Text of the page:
My Blog‎ > ‎

Utterly Awe-inspiring Bio-mechanism behind the Blink of an Eye

posted Apr 10, 2012, 7:14 PM by Pratik Panchal   [ updated Apr 10, 2012, 11:29 PM ]
9th April, 2012, @lab, Phillips Hall.

The other day, over some project work, Skye N. came over and bumped me with a question: "Why don't we feel our eye-blink?". 

"What do you mean by why don't we feel it? Obviously we feel it, see <blink> <blink> <blink>", said I with utter naivety. 

"No, that is what you feel when you blink your eyes consciously. What I mean is, why don't we feel it when we are not paying attention to that process, which happens continuously with such 'high' frequency?"

"Well, maybe we are not paying attention to it. Maybe, the brain is occupied with other activities and so doesn't notice this reflex."

"So, you mean to tell that if we 'blink' (switch-on - switch-off) the lights of the room for the duration of time it takes for the eye to blink, the brain wouldn't notice it?"

"I guess so - Well, lets try it."

So, over next hour, I spent finding out the duration of the eye-blink. I kept a light sensor near to my eye, which sensed the reflected light from my eye. I expected that when the eye-lid would close, the photo-sensor output might go low since its not getting as much reflected light as it got from shiny surface of my eye-ball. But to vain, it did pick up reflections from my eye-lid and didn't operate as I intended. So, I took a black marker and painted the eye-lid with it. Problem solved. No more reflections from eye-lid.

The oscilloscope said that the duration was about 310 milli seconds at about very 15 seconds. Well, I could have got this values through Google, but its interesting to get your "own" readings sometime.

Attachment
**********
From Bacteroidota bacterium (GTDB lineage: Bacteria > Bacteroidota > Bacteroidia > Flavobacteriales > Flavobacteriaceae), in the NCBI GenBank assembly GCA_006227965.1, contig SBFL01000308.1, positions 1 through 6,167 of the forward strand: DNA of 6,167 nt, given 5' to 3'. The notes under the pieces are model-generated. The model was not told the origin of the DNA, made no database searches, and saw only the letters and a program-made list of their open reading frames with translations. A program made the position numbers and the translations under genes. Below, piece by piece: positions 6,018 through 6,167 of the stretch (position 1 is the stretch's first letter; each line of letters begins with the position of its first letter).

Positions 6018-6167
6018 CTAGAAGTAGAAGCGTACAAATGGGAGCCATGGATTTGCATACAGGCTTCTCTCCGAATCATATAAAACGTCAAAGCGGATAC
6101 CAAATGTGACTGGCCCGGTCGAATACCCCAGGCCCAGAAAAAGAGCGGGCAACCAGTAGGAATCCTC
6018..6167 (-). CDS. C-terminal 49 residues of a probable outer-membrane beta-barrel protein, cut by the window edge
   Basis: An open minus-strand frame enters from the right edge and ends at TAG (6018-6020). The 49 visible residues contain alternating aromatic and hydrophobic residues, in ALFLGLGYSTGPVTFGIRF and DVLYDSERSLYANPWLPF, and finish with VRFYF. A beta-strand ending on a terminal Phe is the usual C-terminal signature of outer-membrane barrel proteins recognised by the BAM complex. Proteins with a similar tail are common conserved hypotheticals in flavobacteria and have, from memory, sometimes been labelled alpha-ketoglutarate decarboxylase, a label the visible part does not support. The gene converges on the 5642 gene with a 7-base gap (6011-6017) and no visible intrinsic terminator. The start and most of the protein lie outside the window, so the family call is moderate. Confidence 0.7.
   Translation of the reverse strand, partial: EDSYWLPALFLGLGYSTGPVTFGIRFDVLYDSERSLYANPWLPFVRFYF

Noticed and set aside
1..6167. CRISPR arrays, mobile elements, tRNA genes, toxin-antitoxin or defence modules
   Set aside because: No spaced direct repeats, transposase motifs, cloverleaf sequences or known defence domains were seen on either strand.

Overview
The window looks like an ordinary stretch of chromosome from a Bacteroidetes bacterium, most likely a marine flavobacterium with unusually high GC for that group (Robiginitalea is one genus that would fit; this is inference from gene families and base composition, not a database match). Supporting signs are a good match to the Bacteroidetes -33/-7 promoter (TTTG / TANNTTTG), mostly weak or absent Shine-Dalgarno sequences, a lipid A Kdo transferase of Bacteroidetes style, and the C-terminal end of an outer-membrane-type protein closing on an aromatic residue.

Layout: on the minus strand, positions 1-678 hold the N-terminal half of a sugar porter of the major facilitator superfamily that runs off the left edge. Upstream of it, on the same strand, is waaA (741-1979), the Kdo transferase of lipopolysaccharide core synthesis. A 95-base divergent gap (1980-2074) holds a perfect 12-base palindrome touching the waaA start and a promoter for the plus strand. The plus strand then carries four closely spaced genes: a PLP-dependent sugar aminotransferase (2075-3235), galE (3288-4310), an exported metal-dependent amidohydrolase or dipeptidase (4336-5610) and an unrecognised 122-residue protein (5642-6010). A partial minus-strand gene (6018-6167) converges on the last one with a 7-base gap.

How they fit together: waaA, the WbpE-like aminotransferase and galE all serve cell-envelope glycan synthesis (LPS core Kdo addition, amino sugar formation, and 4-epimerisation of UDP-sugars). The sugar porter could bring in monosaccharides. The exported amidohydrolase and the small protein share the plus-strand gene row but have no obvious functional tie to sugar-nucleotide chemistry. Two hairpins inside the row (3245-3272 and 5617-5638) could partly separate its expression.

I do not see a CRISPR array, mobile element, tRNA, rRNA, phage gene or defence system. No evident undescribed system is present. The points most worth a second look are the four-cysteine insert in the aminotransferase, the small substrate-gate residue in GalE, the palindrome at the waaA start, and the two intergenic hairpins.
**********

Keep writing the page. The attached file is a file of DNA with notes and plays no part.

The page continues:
So, the next step was writing a small code and deploying on a PIC18F4420 which would shut down all the lights of my room every 15 seconds for duration of 310 ms, and well that was pretty simple.

Well, this frequent 'blinking' became extremely annoying and frustrating. I couldn't comprehend why the same equivalent action wasn't so disturbing. The natural eye-blink goes almost unnoticed untill you do it consciously.

The awesomeness behind:
It turns out that when the eye blinks, the part of the brain which receives the visual signals from eye-balls and processes them, also shuts down for those 310 milli seconds of duration. Thus, the brain doesn't see a black dark patch for that duration, instead, it just 'skips' those 310 ms, unless and untill you consciously blink your eye which keeps that part of brain active and enables you to see that black dark patch for the duration of eye blink. A more biologically technical description can be found here:

This is something like an 'interrupt' routine of a processor; the processor will execute the task only when it receives the 'interrupt' signal to do so; else it simply doesn't acknowledges it. Well, in this case it is done to free up the processing space.

Isn't this simply awe-inspiring mechanism? Its such an elegant design! Such simple yet absolutely smart bio-mechanism deserves a moment of attention. It naturally leads us to think the complex behavior of the evolutionary path that we have been from. What a wonder, these carbon and hydrogen atoms can do when they are left for 13.7 billion years (the life of the universe)!!

P.S.: Please don't paint your eye-lid with a marker; It takes two days to get off  :)

web counter